So there was another race on Sunday, and in the end one of the “Big 3” this season took victory. To the surprise of no one, this was expected.
Rather than babble on about the race again, my focus this week is on another race that happened prior to Sunday. Actually, it was a midweek thriller that was the talk. It’s a true stand-alone event for NASCAR, because it’s unlike anything they do during the season.
In fact, aside from the throwback weekend at Darlington that happens on Labor Day Weekend, this is my favorite race of the year.
The Truck Series for the last six years have gotten to do something that ties directly back to the roots of the sport, and no other series does it. When it was announced, fans were so excited for it, the first sell-out show of the entire year for any of the top three series in NASCAR was this track. Ever since, it’s been a destination that pretty much is along the lines of being as popular as the Daytona 500, or even the season-finale at Homestead.
It works perfectly for the trucks…because the average person that owns a truck isn’t gonna be hitting the pavement. They will put it to work, hauling lumber, concrete, pull shrubs or trees out of the ground.
All these have one thing in common: the truck gets dirty.
The Camping World Truck Series has its most popular race be a stand-alone event at the Eldora Speedway, a track owned by Tony Stewart and has been in operation for decades. This is a historic dirt track that for a few years, hosted a popular charity race for some of NASCAR’s best, the “Prelude to the Dream” that was a preview of the “Dirt Dream” late model race held the same weekend. But, six years ago, NASCAR took a chance, and decided to bring a top-tier series to run at this place, and truly kick up dust.
The verdict: complete success.
Every driver had to adjust to running on a dirt track compared to their normal ovals, hanging out the right-rear corner like a late model, and realizing the idea of a “groove” on a dirt track is either trying to hug the bottom or ride the cushion at the top, flirting with the wall. Driving on dirt is the only time a driver is having to turn right in order to turn left.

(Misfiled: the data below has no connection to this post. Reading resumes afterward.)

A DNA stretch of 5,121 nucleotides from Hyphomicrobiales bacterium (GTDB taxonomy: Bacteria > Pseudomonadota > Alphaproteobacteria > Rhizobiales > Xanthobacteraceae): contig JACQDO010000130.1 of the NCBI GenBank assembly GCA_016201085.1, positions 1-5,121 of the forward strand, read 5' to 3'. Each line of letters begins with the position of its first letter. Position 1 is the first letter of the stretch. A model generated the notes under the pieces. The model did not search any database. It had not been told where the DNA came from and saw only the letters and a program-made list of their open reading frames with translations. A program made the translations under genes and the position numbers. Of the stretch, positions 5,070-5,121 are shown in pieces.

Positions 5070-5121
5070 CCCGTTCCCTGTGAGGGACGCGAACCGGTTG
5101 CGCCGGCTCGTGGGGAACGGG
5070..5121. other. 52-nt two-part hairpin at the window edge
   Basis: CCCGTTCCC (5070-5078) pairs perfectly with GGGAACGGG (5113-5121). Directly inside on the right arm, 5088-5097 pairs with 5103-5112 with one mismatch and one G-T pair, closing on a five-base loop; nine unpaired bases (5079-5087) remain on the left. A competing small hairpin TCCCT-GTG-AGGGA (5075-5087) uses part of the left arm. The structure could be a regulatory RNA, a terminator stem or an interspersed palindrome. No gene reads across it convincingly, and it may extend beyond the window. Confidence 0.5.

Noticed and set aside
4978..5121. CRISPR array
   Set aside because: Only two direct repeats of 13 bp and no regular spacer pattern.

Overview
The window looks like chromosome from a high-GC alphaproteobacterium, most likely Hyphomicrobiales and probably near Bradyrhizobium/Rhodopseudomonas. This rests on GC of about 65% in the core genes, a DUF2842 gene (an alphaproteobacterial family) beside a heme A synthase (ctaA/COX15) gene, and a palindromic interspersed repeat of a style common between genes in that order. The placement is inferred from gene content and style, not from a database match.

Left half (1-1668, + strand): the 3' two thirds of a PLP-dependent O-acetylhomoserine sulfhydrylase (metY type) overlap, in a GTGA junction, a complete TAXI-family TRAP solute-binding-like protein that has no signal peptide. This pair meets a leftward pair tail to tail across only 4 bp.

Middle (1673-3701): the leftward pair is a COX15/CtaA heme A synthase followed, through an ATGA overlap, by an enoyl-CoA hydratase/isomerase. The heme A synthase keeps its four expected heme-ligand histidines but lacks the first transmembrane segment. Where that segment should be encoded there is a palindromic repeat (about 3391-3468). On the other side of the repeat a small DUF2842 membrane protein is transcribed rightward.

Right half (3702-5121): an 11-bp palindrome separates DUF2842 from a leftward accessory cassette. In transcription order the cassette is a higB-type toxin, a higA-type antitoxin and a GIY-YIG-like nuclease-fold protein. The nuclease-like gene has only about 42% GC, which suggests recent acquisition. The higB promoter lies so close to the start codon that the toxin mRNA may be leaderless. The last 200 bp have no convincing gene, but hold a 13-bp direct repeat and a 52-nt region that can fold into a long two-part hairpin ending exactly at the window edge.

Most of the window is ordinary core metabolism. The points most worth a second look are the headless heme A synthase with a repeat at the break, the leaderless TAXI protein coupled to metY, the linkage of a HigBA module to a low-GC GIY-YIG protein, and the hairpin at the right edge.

It has become probably the most popular race of the season, and draws in a lot of attention from every fan, crew, driver, and media member. It’s for good reason, because the mix of regulars, dirt specialists, and even Cup drivers wanting a taste of the dirt themselves.
The Eldora Dirt Derby has become one of my bucket list races to attend. It will quite possibly be the only race that I’d go to when it comes to NASCAR where I’d also bring some safety goggles and a dust mask.
However, it certainly would be worth it.
STAGE 1: Martin Truex Jr.
STAGE 2: Chase Elliott
RESULTS: 1-Harvick 2-Kyle Busch 3-Almirola 4-Truex Jr. 5-Elliott 6-Newman 7-Blaney 8-Kurt Busch 9-Logano 10-Johnson
NOTABLE FINISHES: 14-Byron 16-Jones 21-Dillon 35-Bowyer
CAUTIONS: 7 for 31 laps. Lap 16-18 (#00 Spin-T3); 21-24 (#47 Incident-T1 and T2); 37-39 (Competition Caution); 53-55 (Debris-FS); 77-82 (End of Stage 1); 152-158 (End of Stage 2); 258-262 (#14 Incident-T3).
LEAD CHANGES: 10 among 7 drivers. Kurt Busch 1-37; R. Stenhouse Jr. 38-48; M. Truex Jr. 49-131; C. Elliott 132-154; Kurt Busch 155-211; A. Almirola 212-228; K. Harvick 229-232; A. Almirola 233-257; K. Harvick 258; Kyle Busch 259-294; K. Harvick 295-301.
TIME OF RACE: 2 Hrs, 52 Mins, 56 Secs.
AVERAGE SPEED: 110.490 MPH
MARGIN OF VICTORY: 1.877 Seconds
POINTS (Earned/Behind Leader [Playoff Points]): 1. Kyle Busch, 844 ; 2. Harvick, -53 ; 3. Truex Jr, -104 ; 4. Logano, -165 ; 5. Kurt Busch, -198 ; 6. Bowyer, -206 ; 7. Keselowski, -209 ; 8. Larson, -238; 9. Blaney, -260 ; 10. Hamlin, -261 ; 14. Jones, -343 ; 19. Dillon, -466 .